Henry Baker wrote:
> In article <firstname.lastname@example.org>, email@example.com (Mark A
> Harrison) wrote:
> > Example: My former roomate (mid-80's) was a chip designer. He had
> > two giant systems on his desk, a lisp machine (TI Explorer?) and
> > an Apollo. He was always complaining about how inconvenient it
> > was that part of his work was done on the lisp machine (chip design)
> > and that the rest was done on the Apollo (word processing, email,
> > manufacturing apps).
> This is complete BS. The lisp machines had fabulous email systems,
> and Symbolics went to a great deal of trouble to make TeX run on its
> Lisp Machine.
Lisp machines may have had fabulous email systems, but how much good
does that do if the rest of the company is running on *another* email
system? You want to buy lisp machines for every secretary and marketing
rep, just so they can all use the same email system?
And who told you that TeX was an acceptable format for WP documents in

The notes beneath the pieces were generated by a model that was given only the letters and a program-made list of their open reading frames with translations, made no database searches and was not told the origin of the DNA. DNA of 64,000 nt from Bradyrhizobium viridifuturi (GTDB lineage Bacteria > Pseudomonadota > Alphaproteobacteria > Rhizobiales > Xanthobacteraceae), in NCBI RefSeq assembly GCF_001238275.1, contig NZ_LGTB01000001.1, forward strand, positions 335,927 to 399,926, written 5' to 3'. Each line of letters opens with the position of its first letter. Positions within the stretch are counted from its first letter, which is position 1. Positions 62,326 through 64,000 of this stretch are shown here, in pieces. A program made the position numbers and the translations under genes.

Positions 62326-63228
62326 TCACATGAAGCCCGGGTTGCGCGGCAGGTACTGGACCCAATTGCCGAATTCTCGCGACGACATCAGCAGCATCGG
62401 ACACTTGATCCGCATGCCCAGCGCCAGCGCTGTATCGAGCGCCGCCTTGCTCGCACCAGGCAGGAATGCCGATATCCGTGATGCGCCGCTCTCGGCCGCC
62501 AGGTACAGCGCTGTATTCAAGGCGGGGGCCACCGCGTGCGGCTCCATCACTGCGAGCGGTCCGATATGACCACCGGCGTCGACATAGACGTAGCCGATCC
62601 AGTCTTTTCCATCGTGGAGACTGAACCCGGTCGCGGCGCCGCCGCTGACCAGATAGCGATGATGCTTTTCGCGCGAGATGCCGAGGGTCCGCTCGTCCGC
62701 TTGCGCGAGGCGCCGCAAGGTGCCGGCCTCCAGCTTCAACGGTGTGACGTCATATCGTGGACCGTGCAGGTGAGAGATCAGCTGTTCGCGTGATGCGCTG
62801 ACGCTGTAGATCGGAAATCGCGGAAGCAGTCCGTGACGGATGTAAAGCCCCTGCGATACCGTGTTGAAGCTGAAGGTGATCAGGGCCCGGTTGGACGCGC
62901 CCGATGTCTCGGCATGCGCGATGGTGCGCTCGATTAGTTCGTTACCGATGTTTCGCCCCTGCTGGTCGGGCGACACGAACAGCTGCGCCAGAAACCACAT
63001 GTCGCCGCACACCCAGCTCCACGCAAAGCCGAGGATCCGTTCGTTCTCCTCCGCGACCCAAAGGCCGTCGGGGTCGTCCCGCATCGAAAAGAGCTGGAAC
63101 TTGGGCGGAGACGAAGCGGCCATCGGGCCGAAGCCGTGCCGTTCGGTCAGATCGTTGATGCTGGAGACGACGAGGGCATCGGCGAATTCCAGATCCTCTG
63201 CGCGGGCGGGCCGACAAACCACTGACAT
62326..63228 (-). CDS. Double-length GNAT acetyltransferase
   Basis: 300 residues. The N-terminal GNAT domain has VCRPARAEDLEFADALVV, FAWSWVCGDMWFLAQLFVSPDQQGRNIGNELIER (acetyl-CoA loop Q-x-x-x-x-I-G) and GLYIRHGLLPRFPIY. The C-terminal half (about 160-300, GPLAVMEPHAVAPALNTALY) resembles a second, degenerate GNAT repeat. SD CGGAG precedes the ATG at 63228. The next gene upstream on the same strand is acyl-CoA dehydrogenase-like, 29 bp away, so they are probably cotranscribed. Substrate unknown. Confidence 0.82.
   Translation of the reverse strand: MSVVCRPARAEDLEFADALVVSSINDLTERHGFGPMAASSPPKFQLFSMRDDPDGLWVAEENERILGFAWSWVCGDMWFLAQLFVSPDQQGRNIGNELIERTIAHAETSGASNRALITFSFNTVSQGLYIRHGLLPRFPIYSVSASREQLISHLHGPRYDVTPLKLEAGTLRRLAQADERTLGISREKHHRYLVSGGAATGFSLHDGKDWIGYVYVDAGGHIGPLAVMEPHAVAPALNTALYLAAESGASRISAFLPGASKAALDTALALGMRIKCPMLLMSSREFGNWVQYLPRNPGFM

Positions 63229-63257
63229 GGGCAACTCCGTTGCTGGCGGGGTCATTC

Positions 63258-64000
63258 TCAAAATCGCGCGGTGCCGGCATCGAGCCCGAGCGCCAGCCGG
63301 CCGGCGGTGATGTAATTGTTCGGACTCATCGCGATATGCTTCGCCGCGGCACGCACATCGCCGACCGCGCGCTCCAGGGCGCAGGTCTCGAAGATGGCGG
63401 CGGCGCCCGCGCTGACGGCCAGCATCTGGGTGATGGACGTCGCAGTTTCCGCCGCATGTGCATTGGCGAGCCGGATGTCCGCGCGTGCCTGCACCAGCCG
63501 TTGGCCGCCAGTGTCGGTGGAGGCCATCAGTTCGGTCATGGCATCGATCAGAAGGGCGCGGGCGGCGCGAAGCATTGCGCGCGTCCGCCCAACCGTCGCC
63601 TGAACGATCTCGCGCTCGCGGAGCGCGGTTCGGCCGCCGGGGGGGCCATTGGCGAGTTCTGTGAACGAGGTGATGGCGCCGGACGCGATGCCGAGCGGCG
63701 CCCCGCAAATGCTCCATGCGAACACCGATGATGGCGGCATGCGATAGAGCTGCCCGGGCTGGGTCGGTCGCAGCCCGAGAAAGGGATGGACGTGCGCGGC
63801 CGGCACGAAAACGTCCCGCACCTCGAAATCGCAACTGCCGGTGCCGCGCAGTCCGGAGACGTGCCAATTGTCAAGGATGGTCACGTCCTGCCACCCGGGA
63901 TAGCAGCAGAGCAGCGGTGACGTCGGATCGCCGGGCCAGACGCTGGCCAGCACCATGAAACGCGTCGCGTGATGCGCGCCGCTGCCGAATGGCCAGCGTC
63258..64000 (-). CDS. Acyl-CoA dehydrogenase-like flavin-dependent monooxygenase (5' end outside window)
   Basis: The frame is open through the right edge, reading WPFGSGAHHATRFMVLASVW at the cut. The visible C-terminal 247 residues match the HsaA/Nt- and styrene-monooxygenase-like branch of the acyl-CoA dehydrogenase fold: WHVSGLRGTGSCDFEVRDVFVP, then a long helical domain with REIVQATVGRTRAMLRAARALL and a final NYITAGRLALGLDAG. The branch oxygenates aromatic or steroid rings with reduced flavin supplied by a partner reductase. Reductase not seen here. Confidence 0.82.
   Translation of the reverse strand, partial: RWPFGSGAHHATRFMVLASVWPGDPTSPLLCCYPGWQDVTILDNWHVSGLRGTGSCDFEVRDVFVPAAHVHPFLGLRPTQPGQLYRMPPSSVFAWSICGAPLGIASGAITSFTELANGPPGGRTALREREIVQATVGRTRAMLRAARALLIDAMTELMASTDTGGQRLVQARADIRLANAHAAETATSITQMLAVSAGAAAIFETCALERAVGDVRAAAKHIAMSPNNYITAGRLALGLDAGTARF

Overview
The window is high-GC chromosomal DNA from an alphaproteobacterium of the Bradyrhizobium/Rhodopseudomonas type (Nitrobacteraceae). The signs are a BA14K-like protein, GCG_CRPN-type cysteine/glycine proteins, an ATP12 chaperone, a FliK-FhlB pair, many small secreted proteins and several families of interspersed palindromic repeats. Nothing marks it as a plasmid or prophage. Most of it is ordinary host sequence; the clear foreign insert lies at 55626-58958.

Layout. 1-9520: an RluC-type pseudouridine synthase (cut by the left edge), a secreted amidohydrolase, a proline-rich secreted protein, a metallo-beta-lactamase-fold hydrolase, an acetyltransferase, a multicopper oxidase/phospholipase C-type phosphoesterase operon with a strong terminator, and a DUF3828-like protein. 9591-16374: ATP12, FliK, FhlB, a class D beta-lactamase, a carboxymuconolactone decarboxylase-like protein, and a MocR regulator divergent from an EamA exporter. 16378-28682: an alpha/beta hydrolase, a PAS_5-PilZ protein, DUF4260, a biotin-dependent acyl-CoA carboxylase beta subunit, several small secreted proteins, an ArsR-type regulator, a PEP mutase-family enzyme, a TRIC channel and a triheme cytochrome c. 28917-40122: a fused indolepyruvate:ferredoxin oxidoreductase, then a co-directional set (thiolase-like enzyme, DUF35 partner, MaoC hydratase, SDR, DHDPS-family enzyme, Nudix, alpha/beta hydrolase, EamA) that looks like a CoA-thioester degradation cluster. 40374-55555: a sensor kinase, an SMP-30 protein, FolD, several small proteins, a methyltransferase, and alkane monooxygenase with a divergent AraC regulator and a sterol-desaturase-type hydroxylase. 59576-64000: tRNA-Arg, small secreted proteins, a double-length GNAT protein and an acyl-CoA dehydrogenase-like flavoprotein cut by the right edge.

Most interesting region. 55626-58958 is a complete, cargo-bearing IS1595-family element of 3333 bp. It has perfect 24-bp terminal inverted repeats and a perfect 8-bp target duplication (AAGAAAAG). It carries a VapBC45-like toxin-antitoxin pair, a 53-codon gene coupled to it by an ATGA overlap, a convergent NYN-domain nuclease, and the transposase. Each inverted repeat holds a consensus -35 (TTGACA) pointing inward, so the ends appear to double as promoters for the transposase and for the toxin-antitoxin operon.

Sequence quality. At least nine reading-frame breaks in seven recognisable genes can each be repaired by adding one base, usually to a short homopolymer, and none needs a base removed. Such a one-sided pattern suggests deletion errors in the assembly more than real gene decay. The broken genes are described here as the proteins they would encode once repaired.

I realize this sounds goofy today, when email is 99+% IP/SMTP and every
system that supports email supports that standard, but even today you get
similar problems when some schmoe decides to run a braindead product like
MS-Mail -- every UNIX user on the system then has to either get a bitty
box crippled with an MS operating system or scream in rage at what MS-mail
does to the formatting as it makes its pathetic attempt to convert to
"standard" email format. Normally this is a mere annoyance, but if part
of the mail you're passing is sourcecode, getting the format hashed or
unexpected line breaks or quote characters inserted can kill you.
If everybody else in the company was running some proprietary email system
and the lisp machine/software wasn't compatible with it (PC-pursuit anyone?
or FIDOmail? ) then it really doesn't matter how good the lisp machine's
email facilities are/were.
In exactly the same way, it doesn't matter how good any language is, if
it can't call out to the compiled C code that everyone else in the company
is writing and produce compiled modules that can be called from the C
that everyone else in the company is writing. Being good isn't enough;
email systems and development tools also have to fit in their environment.